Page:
Reza Kaleel, the chief executive at Kadlec Regional Medical Center in Richland, said hospitals in the area appear to be dealing with the start of the surge of cases due to the omicron variant.
The omicron surge started earlier in Western Washington.
“We are buckling down for a pretty challenging few weeks, but with great hope that we will see this kind of move through and on to better days,” Kaleel said in a news briefing Thursday with the Washington State Hospital Association.
Although many cases due to the omicron variant are more mild than those due to the delta variant, some people — particularly those who are not vaccinated and the elderly — are still becoming ill enough to require hospitalization. In addition, some people may still be infected with the delta variant, which tends to cause more severe illness.
The Richland hospital, like others in the state, faces a greater challenge to have adequate staff working than in previous surges, as more staff are infected by the omicron variant in the community, he said.
The omicron variant is more contagious than both the original strain seen in the United States and also the delta variant that caused the previous spike in cases.
A total of 55 people were reported hospitalized in Benton and Franklin counties on Wednesday for treatment of COVID-19, with no reliable data available for later in the week.
The 55 patients were up from a recent low of 15 patients in mid December, but far below a high of 127 patients in mid September.
About 14% of the patients in the Richland, Kennewick, Pasco and Prosser hospitals Wednesday were there for treatment of COVID-19, according to the Benton Franklin Health District.
Additional patients were admitted for other treatment and also tested positive for COVID.
Statewide hospitals had a 65% increase in patients being treated for COVID over the past week compared to the previous week, with a 16% increase in patients needing ventilators.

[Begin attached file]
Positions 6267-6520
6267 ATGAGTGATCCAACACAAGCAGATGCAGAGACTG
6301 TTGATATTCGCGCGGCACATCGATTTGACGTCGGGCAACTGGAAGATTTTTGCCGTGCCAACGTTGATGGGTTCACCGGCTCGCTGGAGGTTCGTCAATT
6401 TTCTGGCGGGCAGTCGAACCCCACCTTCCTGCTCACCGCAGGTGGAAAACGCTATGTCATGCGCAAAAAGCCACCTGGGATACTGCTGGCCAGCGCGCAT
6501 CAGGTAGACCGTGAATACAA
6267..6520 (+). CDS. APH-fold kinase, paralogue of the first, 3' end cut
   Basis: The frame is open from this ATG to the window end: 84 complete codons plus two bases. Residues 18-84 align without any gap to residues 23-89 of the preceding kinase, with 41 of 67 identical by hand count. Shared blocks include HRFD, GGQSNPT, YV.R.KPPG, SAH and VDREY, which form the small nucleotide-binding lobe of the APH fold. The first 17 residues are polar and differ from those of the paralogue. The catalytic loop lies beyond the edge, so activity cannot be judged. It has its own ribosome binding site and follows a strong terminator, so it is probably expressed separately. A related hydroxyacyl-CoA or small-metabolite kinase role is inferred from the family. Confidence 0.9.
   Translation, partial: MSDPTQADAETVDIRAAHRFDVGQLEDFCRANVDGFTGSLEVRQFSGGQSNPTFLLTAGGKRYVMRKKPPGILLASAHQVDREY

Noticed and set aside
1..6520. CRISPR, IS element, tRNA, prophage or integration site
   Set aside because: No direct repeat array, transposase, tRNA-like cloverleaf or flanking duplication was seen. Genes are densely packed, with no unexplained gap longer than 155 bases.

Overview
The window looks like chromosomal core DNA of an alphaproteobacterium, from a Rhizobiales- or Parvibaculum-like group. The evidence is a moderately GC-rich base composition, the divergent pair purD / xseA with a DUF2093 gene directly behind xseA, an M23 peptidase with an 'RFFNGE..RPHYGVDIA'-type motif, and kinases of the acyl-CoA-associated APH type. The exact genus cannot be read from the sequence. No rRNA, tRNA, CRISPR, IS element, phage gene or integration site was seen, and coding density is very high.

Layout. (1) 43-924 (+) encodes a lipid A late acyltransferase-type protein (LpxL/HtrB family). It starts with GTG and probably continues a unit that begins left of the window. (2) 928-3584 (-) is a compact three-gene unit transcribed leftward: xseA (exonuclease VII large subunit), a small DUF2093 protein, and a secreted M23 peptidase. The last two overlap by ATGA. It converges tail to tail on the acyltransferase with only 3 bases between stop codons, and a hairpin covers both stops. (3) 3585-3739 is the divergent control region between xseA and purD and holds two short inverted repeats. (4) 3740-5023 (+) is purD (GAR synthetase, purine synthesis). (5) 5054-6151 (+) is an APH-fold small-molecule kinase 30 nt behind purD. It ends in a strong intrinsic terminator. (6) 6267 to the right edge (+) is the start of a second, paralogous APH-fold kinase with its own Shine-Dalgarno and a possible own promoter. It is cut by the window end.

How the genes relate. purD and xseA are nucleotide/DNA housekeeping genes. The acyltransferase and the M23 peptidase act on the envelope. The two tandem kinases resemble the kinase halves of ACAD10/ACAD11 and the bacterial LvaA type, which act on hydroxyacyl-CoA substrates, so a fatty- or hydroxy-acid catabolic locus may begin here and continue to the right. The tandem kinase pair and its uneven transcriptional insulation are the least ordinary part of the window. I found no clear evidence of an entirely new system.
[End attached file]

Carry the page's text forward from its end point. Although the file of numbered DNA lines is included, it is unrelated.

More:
A sizable majority of the hospitalized patients were not vaccinated against COVID or had only one shot, and very few had received a booster shot, said Taya Briley, executive vice president of the Washington State Hospital Association.
Hospitals delay care
As of Wednesday, Kadlec, the largest hospital in Benton and Franklin counties, was delaying some nonurgent procedures to make sure beds and staff were available for patients who needed them most.
Then on Thursday Washington Gov. Jay Inslee required hospitals in Washington state to halt nonurgent procedures and surgeries for four weeks to make sure there is enough staff and capacity for ill and injured patients.
Kadlec said in a statement after the announcement that the statewide order does not “apply to emergency treatment for life-threatening injuries or conditions such as strokes, heart attacks or anything else that warrants immediate care.”
The standard set in the state order requires delays in procedures if that is not anticipated to cause harm to patients within 90 days.
Potential harm could include expected advancement of disease, severe pain, deterioration of overall health or leaving a patient more vulnerable to COVID-19.